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Note-taking for consecutive interpreting : a short course / Andrew Gillies.

By: Gillies, Andrew, 1971-.
Material type: materialTypeLabelBookSeries: Translation practices explained.Publisher: Oxford ; New York : Routledge / Taylor & Francis Group, 2014Description: 239 p. : ill. ; 24 cm.ISBN: 1900650827; 9781900650823.Subject(s): Translating and interpreting | Note-taking | | August 2016 | Humanities, English October2016 September2017DDC classification: 418.02
Contents:
The basics step-by-step -- Speech analysis -- Recognizing and splitting ideas -- The beginning of notes -- Links -- Moving on -- Verticality and hierarchies of values -- Symbols -- Memory prompts -- What to note -- Fine-tuning -- Clauses -- Rules of abbreviation -- Verbs -- The recall line -- Uses of the margin -- Implicit links -- Pro-forms -- Noting sooner, or later -- How you write it -- More on symbols -- Things you didn't catch -- The end -- The back of the book -- Notes with commentary -- Versions of the tasks set -- The examples -- Where to find practice material.
Summary: This is a book which can be read at one sitting, but is designed to be workded through over a number of months. Each chapter presents a technique, together with examples, tasks and exercises for the reader to complete -- true to the motto "learning by doing". The book uses English throughout, explaining how and where to locate material for other languages. It thus constitutes a course which offers student interpreters in any language combination a sound and adaptable base on which to build as they develop their skills. It will also be a valuable resource for interpreter trainers looking for innovative ways of approaching this core element of interpreter competence. This is the sort of book that many people have been waiting for: trainers, students and interpreters alike. It is stimulating, interactive and full of novel ideas about how to improve note-taking techniques, working alone or in a group and with a minimum infrastructure. It is also easy to read and work through. -- Anne Martin, interpreter and interpreter trainer, University of Granada, Spain.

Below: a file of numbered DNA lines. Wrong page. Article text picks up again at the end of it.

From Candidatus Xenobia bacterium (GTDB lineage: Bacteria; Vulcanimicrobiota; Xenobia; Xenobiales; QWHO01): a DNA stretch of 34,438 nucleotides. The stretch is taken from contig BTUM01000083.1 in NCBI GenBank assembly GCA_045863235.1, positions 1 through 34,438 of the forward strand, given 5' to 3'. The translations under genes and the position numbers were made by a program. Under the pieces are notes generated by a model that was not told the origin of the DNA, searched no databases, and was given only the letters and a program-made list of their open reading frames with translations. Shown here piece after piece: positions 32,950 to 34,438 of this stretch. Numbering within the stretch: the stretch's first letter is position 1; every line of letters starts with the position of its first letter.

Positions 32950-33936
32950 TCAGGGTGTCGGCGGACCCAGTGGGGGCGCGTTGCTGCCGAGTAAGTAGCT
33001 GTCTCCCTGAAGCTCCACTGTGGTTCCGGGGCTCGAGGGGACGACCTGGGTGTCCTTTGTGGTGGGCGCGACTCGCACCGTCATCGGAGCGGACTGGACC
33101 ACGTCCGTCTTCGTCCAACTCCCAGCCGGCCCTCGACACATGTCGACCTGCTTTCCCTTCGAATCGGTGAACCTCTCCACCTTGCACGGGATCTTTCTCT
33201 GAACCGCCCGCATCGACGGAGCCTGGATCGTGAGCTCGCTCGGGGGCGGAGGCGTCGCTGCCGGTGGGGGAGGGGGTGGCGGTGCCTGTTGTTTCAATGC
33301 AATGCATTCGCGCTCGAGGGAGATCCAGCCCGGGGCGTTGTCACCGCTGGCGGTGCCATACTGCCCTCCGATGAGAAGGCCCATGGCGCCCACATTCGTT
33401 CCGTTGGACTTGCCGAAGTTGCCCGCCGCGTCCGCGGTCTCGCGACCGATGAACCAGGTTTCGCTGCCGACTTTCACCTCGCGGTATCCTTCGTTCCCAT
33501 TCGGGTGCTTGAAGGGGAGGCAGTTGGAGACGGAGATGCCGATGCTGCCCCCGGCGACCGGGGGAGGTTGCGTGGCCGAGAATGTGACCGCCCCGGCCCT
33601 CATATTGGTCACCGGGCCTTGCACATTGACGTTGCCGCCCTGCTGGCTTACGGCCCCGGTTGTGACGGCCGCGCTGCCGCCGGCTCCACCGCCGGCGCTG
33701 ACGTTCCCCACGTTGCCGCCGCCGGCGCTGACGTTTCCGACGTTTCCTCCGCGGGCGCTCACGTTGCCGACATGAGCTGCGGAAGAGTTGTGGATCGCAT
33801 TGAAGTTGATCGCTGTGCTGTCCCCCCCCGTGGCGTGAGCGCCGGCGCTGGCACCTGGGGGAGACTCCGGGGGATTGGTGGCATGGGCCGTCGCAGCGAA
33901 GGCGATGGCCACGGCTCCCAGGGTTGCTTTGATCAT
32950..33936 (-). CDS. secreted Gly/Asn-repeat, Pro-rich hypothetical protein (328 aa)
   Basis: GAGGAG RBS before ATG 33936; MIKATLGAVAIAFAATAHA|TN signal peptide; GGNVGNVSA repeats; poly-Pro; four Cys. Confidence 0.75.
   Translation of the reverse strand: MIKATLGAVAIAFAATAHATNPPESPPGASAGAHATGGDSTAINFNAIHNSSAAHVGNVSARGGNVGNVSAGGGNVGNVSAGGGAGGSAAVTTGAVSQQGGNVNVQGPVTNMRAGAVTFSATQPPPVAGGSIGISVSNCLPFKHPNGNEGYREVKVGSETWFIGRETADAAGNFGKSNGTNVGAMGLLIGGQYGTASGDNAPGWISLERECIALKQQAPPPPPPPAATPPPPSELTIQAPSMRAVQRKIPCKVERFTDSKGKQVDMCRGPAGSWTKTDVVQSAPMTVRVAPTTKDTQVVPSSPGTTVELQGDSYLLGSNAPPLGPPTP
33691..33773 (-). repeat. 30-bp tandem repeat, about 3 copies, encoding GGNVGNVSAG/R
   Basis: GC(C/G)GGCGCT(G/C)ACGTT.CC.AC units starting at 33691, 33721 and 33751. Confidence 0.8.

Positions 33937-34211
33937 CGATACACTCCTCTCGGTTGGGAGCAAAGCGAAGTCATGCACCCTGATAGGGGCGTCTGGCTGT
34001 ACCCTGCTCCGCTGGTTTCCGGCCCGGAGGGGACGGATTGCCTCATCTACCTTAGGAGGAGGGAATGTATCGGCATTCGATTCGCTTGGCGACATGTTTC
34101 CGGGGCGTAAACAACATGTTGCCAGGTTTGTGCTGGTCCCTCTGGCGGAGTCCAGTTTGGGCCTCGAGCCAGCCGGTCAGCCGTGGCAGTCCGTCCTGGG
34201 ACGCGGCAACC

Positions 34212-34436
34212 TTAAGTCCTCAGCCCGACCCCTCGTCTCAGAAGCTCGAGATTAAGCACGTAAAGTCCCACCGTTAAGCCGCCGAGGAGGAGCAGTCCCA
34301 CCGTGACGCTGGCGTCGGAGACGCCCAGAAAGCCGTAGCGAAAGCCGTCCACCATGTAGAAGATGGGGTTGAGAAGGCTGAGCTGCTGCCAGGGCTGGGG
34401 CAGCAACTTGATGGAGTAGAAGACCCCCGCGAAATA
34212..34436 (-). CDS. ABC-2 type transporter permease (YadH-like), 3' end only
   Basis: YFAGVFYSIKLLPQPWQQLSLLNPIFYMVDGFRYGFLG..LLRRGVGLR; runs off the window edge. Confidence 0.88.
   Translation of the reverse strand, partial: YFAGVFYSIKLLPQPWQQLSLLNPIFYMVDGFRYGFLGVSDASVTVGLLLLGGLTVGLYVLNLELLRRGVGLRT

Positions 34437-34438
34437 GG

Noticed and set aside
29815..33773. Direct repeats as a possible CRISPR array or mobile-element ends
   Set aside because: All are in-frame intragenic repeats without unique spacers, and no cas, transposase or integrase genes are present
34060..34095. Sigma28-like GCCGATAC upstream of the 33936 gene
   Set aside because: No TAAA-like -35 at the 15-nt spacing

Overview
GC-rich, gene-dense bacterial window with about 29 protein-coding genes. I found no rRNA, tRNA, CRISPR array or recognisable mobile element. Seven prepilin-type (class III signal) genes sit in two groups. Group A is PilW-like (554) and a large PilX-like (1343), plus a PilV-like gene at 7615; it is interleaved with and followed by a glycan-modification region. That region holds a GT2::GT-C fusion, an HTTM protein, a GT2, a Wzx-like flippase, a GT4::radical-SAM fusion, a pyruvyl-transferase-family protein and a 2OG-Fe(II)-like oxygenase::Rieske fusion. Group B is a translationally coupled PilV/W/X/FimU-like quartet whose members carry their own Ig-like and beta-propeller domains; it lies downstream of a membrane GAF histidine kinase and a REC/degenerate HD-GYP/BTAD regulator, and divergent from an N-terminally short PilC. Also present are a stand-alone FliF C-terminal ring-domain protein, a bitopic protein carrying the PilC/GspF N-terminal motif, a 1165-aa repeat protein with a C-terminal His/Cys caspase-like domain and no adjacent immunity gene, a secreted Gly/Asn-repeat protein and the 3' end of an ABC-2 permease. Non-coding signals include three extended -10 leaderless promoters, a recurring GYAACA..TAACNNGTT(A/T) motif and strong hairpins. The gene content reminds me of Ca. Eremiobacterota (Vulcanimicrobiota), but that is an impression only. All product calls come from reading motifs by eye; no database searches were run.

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Item type Current location Collection Call number Vol info Status Date due Barcode Item holds
Book - Borrowing Book - Borrowing Central Library
Second Floor
Baccah 418.02 GIL (Browse shelf) 25868 Available 000033112
Book - Borrowing Book - Borrowing Central Library
Second Floor
Baccah 418.02 GIL (Browse shelf) 26103 Available 000033472
Total holds: 0

First published: Manchester : St. Jerome Publishing, 2005.

Index : p. 238-239.

Glossary : p. 232-234.

Bibliography : p. 235-237.

The basics step-by-step -- Speech analysis -- Recognizing and splitting ideas -- The beginning of notes -- Links -- Moving on --
Verticality and hierarchies of values -- Symbols -- Memory prompts -- What to note -- Fine-tuning -- Clauses -- Rules of abbreviation -- Verbs -- The recall line -- Uses of the margin --
Implicit links -- Pro-forms -- Noting sooner, or later -- How you write it -- More on symbols -- Things you didn't catch -- The end -- The back of the book -- Notes with commentary -- Versions of the tasks set -- The examples -- Where to find practice material.

This is a book which can be read at one sitting, but is designed to be workded through over a number of months. Each chapter presents a technique, together with examples, tasks and exercises for the reader to complete -- true to the motto "learning by doing". The book uses English throughout, explaining how and where to locate material for other languages. It thus constitutes a course which offers student interpreters in any language combination a sound and adaptable base on which to build as they develop their skills. It will also be a valuable resource for interpreter trainers looking for innovative ways of approaching this core element of interpreter competence. This is the sort of book that many people have been waiting for: trainers, students and interpreters alike. It is stimulating, interactive and full of novel ideas about how to improve note-taking techniques, working alone or in a group and with a minimum infrastructure. It is also easy to read and work through. -- Anne Martin, interpreter and interpreter trainer, University of Granada, Spain.

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